Hey, welcome back to our regularly scheduled programming, and to something that (I hope) will be more of a lesson than a rambling. Don’t get me wrong, rambling is important. Without a free and open discussion of ideas and philosophies, we don’t get the opportunity to grow very much. And, as I’ve told you many times, I’d rather have a student who questions things than one who merely takes my word and then moves on. Today we’re going to look at our “six-string orchestra,” as Harry Chapin once described his guitar in song, and wonder why we’re compelled to play all six come hell or high water.
One of the first things that informs a teacher that his or her guitar student has got an ear of some sort is when the pupil learns to play a D major chord. Invariably, the fledgling guitarist will strike all six strings in order to sound the chord and (hopefully) will grimace or show some outward sign that he or she knows that this sound a bit off, not quite right. The student may not know the reason why, but this will, of course, be learned.
But you can see from where the confusion comes. Watch any guitarist, especially the hard rockers. To the eye, it looks as if he or she is flailing away at the instrument. Unless we are watching someone performing a solo (and even then), it certainly seems as though all six strings are taking a beating almost all the time. But that is rarely the case.
This is where (and why) one’s ability to listen and to hear is so important. And, contrary to what many people may believe, this is a skill that most people can develop. We’ve talked about this before, when we discussed how ear training was vital in order how to figure out a song without the use of TAB (Happy New Ear). If you’d like to take a moment or two to review that article, please go right ahead, we’ll be here…
All set? Good, then let’s proceed. Explaining why the D chord sounds “not quite right” is easily explained. We already know, good little theory students that we are, that the D major chord is made up of the D, F# and A notes (the root, third and fifth of the D major scale). We also know that by playing the low E (sixth) string, we are introducing a note that has nothing to do with the D major chord. Therefore, it should sound amiss to our ears.
“But, David,” you say, “what about when we leave the high E string open? Didn’t you call it a Dsus2 back in Building Additions (and Suspensions) just a few months back?”
I’m glad you asked. This actually goes back to something else we touched upon way back in the beginning of the year. Those of you regular readers may recall that I often use the phrase “chord voicing” and that we discusse it a bit in the column Multiple Personality Disorder. Simply put (meaning: “put in an infuriatingly unhelpful way”), “chord voicing” is how the chord is “voiced” by your instrument. I know, I’m really getting annoying. Let’s try this example that we’ve also used before: your guitar is a choir that has six people. Each string corresponds to one person who sings (or doesn’t sing) when that particular string is struck (or not struck). Just as a choir has different voices – soprano, alto, tenor and bass (from high to low) – your guitar also has different voices – E, B, G, D, A and E. When you play a chord, you assign each string a note and that is the “voicing” of that chord. Let’s look at the chords in question:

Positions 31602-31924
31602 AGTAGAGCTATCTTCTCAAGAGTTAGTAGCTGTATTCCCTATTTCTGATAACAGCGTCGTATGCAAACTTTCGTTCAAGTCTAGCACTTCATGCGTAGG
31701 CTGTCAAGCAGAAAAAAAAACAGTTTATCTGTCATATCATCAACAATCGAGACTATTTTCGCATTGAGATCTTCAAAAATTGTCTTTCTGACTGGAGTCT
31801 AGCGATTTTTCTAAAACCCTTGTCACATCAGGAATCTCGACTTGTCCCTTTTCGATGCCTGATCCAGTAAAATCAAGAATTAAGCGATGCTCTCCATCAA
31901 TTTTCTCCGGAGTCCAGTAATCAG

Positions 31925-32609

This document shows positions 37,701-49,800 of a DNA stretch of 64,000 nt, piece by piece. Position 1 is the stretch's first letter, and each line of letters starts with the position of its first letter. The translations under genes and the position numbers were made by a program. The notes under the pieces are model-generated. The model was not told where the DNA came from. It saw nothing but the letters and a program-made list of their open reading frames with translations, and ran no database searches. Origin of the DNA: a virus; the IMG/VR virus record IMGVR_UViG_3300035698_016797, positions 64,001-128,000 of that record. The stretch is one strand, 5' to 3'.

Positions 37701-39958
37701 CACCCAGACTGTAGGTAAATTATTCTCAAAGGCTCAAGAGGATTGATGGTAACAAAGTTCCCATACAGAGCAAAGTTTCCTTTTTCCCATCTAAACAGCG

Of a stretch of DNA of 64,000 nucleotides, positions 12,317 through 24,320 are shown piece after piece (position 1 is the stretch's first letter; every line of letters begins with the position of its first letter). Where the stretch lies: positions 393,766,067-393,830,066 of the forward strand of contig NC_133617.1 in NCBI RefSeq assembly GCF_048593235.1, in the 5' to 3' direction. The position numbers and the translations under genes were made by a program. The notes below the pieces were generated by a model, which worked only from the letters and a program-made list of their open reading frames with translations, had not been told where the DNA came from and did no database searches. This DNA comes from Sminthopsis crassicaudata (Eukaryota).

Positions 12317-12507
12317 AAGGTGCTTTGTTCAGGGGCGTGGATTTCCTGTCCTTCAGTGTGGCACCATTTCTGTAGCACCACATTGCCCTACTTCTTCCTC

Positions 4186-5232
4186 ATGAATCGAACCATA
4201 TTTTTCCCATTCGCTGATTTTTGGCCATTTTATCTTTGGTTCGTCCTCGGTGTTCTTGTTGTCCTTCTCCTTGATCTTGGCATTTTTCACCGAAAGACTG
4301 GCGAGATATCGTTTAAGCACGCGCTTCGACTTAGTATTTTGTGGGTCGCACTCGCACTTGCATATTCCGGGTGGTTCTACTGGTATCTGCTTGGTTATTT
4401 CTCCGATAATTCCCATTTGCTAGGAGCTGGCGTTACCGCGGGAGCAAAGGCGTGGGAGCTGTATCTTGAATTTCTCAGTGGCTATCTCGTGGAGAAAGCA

So, then, playing a D major chord, we “assign” the D notes to the fourth string (open) and the second string (3rd fret), the F# to the first string (2nd fret) and the A note to the third string (also 2nd fret). In our Dsus2, we replace the F# with the E on the first string and all is right with the world.
Or is it? To those of you who are arguing that I haven’t solved the problem at all, give yourselves a pat on the back. All I’ve actually done is given you a look at the D chords arranged for four “voices” as if in a choir. But it is a place to start. Now let’s look at this a little more in depth.
Working From The Bottom Up
Before we go any further, I want to remind you again that music theory is based on the conventions of the past. It doesn’t begin to cover everything because it is so easy to come up with exceptions to the rule. But I also want to remind you that it will give you plenty of arguments as to why things are done they way they are. If there are certain tones and intervals that appeal to you that “traditional” theory says are “disonant,” then more power to you. All harmony is based on disonance and resolution and, quite frankly, there are some “disonant” intervals which are, at least to my ears, quite pleasing. To each his own.
One of the traditional rules in theory is that once you know the make up of a particular chord, you can play that chord anywhere within the range of one’s given instrument, provided that you do have all three notes somewhere. In The Power of Three, I showed you how you could play a C major chord virtually anywhere up or down the fretboard. The same is true of any chord you care to name. With the guitar, you have the option of how many voices you want to use. Technically, you can play a chord with only three strings. This is a method often used with very young children. Since their hands sometimes cannot grasp the entire fretboard, they learn chords using just the first three strings. As they grow they then start to learn the “full” chords, as opposed to the “partial” chords, although here “full” and “partial” refer actually to the span of the fretboard and not the actual chord itself.
Yet another tradition of theory dictates that the bass note (the lowest note of the chord you’re playing) should be the root or the fifth. Again, this is not a be-all-and-end-all rule, but it is a good suggestion, especially to the beginning and intermediate guitarist. Let’s listen to our D chord again, but this time I want you to follow along – play what I’m asking you to listen to. Don’t just take my word for this (don’t EVER just take my word for anything!). Okay?